There's good news for Ohio citizens in the results of a statewide, county-by-county public records audit that was conducted by more than 60 Ohio media outlets in April under the auspices of the Ohio Coalition for Open Government.
But you shouldn't get too excited.
Problems with open records in Ohio are deeper and more complicated than ever. Let me explain why.
Why were this year's results so much better? I suspect the main reason is greater awareness by government officials - and it also suggests that, stereotypes to the contrary, local newspapers continue to keep local officials on their toes. The training of local officials on the importance and requirements of Ohio's records laws is far broader and more consistent than it was in 2004, the last time such an audit was conducted.
However, keep the results in perspective. This is all the audit showed: When you request a record from local government, and there's no doubt it's a public record, the chances of obtaining the record in the correct manner are quite good.
Emphasize that phrase "no doubt." Attorneys who are experts on Ohio laws checked our requests in advance. Records such as meeting minutes, salary information and expense reports, are unquestionably public records.
The problem is this: A string of court decisions and legislative changes during the past 10 years have closed more records than ever and shifted the burden of proof strongly against citizens when there is any ambiguity.
In other words, when a government official wants to say "no," unless it is 99 percent clear that the record is open, it is getting harder and harder to win.
Even if you do, the Ohio Supreme Court has taken what legislators made difficult and now made it nearly impossible to collect attorney fees. This means only the wealthiest can afford to pursue these cases, giving government a tremendous tactical advantage. Unlike most states, there is no way to fight a state agency and the majority of local governmental denials in Ohio without hiring a lawyer and going to the time and expense of litigation.
Consider the 2012 case, Zidonis v. Columbus State, a wrongful discharge action. The Supreme Court gave governmental agencies new latitude to claim records requests are "overly broad." Today the standard appears to be that "overly broad" is whatever government says it is.
While we were told that the Zidonis case involved narrow facts and wouldn't apply to many situations, it is popping up in cases as arguments in favor of keeping records secret. That was the same argument made in another noteworthy case in which the Cincinnati school board did an end-run around the open records law by using a post office box and a search firm to hide the names of school superintendent applicants. And, guess what? Lawyers for Kent State University cited the Cincinnati case to keep names of candidates secret in KSU's recent presidential search.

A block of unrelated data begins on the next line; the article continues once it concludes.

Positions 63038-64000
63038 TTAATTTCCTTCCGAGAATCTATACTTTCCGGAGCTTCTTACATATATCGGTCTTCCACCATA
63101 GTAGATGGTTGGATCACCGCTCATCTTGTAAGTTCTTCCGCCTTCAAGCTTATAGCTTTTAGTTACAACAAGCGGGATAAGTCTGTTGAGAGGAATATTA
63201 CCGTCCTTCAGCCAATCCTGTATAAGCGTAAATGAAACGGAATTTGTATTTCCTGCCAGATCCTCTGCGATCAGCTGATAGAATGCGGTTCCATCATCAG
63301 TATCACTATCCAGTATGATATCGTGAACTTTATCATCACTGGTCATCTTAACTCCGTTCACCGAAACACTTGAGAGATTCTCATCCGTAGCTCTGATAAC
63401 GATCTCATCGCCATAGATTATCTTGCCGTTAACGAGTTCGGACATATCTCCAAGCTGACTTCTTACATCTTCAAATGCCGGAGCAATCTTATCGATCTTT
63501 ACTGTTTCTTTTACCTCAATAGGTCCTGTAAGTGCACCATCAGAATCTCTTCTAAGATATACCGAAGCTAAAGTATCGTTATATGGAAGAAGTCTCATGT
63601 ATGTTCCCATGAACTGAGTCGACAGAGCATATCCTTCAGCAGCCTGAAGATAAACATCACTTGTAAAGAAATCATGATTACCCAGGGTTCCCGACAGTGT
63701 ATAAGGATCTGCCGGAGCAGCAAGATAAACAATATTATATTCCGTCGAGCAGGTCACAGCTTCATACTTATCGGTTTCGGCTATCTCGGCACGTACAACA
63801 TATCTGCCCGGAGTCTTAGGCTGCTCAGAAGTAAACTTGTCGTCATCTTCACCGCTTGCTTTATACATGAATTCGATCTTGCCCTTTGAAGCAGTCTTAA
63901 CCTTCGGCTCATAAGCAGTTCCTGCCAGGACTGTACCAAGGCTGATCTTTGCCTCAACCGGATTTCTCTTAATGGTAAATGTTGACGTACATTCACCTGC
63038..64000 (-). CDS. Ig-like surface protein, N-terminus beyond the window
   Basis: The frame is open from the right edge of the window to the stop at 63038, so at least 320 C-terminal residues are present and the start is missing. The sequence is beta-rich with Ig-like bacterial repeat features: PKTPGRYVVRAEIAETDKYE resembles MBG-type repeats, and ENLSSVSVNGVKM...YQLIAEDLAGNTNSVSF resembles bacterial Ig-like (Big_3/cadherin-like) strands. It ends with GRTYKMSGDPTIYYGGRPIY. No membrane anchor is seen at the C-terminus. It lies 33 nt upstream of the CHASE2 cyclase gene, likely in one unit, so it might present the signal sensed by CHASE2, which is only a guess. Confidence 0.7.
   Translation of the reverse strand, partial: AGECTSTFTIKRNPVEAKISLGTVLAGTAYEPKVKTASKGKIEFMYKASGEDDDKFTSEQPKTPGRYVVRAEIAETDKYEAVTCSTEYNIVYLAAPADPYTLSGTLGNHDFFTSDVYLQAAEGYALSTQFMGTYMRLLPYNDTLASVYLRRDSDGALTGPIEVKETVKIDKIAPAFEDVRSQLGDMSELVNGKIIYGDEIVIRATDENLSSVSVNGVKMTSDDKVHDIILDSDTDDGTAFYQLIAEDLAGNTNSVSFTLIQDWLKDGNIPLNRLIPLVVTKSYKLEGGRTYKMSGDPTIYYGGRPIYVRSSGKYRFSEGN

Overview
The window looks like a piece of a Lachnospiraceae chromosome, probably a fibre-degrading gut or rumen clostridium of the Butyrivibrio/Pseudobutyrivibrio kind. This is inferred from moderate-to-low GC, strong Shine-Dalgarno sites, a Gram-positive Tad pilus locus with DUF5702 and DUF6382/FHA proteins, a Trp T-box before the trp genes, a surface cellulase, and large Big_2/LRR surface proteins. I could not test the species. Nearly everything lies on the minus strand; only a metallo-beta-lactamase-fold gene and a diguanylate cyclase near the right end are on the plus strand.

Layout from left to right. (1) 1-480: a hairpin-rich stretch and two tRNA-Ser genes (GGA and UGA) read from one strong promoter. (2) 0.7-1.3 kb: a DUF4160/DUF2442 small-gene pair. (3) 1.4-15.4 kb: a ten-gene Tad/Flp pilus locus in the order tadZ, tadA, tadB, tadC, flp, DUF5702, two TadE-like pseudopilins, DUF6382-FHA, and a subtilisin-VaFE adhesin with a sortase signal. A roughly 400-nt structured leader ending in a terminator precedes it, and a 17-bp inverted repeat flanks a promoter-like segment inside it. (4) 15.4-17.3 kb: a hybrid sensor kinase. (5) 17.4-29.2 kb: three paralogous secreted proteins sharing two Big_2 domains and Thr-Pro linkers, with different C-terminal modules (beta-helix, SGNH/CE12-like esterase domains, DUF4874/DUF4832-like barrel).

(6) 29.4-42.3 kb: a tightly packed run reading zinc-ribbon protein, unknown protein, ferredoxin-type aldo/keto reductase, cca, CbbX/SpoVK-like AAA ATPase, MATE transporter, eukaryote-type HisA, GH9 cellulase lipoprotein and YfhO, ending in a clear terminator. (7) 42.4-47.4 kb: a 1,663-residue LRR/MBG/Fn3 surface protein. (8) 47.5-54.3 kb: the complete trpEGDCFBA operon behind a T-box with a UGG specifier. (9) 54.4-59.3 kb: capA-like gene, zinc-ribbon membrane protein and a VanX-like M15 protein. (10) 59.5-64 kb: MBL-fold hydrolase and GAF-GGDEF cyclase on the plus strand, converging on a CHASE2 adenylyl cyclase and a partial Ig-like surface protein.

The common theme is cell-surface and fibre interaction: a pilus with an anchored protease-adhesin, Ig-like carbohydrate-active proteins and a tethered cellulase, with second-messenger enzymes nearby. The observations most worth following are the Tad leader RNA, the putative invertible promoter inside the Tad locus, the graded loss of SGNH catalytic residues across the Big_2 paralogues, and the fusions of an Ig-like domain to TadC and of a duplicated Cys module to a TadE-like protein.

Meanwhile, exceptions are ever-growing. Ten years ago, there were far fewer in the law. They've now run out of single letters to attach exceptions to Ohio Revised Code 149.43 - the open records law. We're at exception "bb" now. Hundreds of other exceptions are peppered in the statutes.
One of the most abused exceptions is the "trade secrets" exemption. Meanwhile, legislators and courts have made it harder to get information about tax-dependent organizations such as JobsOhio, charter schools and privatized prisons.
Then there is Ohio's actual definition of public records. Before a court will even consider if something is open, it must fit the definition of an actual government record. It can't be an open record if it isn't a public record. We need a broader definition that the courts will support.
Finally, consider the sheer volume of content that government is creating, just like the rest of us. It takes time and expense to review hundreds of documents. I agree with government groups that this is a genuine issue. We're not unsympathetic, but maybe if we had fewer exceptions and ambiguities, those searches would go a lot faster.
So, let's be grateful for the progress that the audit showed but keep our focus on fixing the big problems that remain so Ohio citizens have the access to information they deserve.
(Hetzel is executive director of the Ohio Newspaper Association and president of the Ohio Coalition for Open Government.)